• Jeff South

Favorite Movies of the 2010s: #4

4. La La Land (2016)


Musicals are a cinematic universe all their own. An agreed upon language exists in this world where characters understand that some emotions are too strong for mere dialogue. They must sung. Dancing is a universal expression, as well. The style of music and dancing performed in this world varies from story to story, but the idea is the same. When Danny sees Sandy looking hot at the senior carnival at the end of Grease, it's not enough for him to say "damn, girl!" or her to say "if you want me, get your shit together." No, they must sing it. The characters around them know this, which is why they join in. The best musicals know that stuff that is deep in our hearts and finds it through song. La Land is one of the best musicals in a long time to tap into the hopeless romantic in me.


The movie opens with a massive ensemble number involving people stuck on a Los Angeles freeway. The song, "Another Day in the Sun," is about the opportunity that each new day brings, even in the mundane. Right away, Damien Chazelle tells us this is a movie for romantics and dreamers and people who love music. After this opening, we meet Sebastian and Mia (Ryan Gosling and Emma Stone). Sebastian is a lover of traditional jazz and wants to open his own club. Mia enters his life and, as is the case in these matters, sparks fly. They bicker at one another, certain they can not stand one another. Then, they walk in the Hollywood Hills and ease into the wonderful "A Lovely Night," a playful song about how this beautiful evening is wasted on them since they so obviously are wrong for each other. Over the course of the song, again as is the case in these matters, they fall in love. This one number encapsulates the appeal of musicals for me. The song and dance accomplishes in five minutes what some movies take several scenes to accomplish. We can move on to the relationship and more great numbers because that's what we signed up for.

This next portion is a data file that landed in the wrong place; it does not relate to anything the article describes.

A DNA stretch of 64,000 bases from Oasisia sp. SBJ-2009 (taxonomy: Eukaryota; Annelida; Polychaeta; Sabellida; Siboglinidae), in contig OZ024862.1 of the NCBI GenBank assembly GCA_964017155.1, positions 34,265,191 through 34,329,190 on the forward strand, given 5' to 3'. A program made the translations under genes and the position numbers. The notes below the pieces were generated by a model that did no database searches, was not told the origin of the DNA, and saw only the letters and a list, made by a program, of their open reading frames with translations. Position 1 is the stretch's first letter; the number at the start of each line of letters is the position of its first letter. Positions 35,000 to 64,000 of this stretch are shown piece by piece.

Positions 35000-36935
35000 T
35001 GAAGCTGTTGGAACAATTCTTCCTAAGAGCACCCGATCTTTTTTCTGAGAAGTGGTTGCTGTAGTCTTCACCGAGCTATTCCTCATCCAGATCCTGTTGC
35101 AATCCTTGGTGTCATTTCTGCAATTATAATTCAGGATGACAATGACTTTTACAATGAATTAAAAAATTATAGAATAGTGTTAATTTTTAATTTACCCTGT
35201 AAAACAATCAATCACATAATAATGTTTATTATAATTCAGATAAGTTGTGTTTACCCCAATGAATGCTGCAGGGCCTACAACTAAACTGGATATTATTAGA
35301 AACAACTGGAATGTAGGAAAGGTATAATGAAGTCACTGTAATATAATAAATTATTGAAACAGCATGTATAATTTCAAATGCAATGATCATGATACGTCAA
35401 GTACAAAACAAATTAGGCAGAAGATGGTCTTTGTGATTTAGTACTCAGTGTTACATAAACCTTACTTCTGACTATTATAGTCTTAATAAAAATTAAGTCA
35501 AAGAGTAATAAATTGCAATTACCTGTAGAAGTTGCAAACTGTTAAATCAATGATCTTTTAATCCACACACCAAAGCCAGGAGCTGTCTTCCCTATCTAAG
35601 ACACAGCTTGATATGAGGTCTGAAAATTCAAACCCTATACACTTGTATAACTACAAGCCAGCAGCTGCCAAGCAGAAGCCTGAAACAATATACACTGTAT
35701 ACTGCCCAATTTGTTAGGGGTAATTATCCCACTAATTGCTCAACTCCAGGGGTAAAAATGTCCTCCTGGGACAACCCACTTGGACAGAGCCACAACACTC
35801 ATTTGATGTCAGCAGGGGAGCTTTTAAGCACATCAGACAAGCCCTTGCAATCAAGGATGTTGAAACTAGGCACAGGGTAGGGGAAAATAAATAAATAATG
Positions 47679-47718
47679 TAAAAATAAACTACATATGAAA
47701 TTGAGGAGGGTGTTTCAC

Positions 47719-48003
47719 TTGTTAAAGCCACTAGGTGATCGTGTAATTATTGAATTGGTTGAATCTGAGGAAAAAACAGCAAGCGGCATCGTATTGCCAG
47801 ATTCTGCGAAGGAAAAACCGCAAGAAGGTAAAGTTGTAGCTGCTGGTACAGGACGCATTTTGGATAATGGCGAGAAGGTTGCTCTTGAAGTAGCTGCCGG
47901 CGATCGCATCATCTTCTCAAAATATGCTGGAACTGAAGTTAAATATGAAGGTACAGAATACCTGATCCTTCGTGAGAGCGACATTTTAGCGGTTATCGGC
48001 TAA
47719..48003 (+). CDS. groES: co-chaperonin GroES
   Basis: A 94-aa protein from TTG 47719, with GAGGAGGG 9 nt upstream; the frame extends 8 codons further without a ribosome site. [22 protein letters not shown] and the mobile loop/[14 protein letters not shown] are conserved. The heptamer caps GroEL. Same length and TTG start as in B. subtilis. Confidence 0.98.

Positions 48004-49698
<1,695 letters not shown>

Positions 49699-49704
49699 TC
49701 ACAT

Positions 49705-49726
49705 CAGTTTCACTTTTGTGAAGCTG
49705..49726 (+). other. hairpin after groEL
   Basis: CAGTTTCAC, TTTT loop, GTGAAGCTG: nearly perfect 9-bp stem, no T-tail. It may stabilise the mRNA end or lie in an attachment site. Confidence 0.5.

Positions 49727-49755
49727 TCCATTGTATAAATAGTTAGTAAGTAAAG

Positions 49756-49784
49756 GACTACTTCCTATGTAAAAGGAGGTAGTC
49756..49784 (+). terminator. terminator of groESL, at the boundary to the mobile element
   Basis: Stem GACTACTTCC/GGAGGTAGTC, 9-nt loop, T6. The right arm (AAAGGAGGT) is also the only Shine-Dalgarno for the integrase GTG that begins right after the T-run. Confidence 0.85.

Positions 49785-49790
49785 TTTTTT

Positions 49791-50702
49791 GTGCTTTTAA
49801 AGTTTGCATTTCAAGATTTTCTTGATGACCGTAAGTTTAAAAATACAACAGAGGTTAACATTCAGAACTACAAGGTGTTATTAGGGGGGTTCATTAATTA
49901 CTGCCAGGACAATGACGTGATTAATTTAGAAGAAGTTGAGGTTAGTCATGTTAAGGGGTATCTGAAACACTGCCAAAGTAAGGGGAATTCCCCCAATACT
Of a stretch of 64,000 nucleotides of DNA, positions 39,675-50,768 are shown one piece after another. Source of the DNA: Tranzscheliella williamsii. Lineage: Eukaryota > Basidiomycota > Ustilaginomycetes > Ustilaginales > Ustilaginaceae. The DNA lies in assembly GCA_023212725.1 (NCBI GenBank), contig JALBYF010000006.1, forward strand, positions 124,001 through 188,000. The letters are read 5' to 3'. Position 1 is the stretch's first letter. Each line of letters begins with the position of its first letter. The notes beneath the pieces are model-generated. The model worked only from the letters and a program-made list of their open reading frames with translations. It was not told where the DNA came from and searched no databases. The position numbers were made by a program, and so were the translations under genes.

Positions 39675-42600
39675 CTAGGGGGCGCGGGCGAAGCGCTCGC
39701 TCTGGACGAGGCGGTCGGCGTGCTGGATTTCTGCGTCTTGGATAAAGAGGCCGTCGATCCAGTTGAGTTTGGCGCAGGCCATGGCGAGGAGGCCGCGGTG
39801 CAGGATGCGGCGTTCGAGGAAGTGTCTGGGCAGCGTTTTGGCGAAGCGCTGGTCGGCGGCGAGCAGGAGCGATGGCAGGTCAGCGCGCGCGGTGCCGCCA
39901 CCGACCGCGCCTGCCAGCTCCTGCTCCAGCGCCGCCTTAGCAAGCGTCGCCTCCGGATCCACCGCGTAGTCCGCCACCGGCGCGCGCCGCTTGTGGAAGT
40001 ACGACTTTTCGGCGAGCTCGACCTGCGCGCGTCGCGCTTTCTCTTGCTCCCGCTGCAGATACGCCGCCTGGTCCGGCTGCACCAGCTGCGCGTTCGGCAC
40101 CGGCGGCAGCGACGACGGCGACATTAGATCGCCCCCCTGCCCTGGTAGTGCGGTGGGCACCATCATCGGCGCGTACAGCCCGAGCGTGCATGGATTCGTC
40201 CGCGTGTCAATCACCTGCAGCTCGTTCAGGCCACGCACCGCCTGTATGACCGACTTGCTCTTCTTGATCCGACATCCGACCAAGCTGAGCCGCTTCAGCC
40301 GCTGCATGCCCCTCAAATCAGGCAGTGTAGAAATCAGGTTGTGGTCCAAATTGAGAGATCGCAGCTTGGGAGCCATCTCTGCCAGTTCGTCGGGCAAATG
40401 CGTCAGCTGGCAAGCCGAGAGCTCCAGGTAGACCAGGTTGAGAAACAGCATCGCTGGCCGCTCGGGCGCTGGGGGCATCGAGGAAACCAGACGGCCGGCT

La La Land works because its willing to plumb the emotional depths of the relationship between Mia and Sebastian. Emma Stone and Ryan Gosling are exceptional actors and La La Land draws upon their skill and natural charisma. He is charming, she is witty. Make no mistake. These two are movie stars and one of the many strengths of La La Land is Chazelle's emphasis on this. Old movie musicals knew people wanted to see stars and the chemistry of these two is critical.


I understand if this isn't your thing. I've heard all the scuttlebutt about why a person doesn't like musicals. Your complaints fall on ears that would much rather listen to the La La Land soundtrack than your reasons for not wanting to. The latter makes me just shrug my shoulders and wish you well. The former lifts my spirits and excites my imagination. We need more movies like La La Land.


NOTE: Damien Chazelle also wrote and directed the superb Whiplash, which could've easily made this list.



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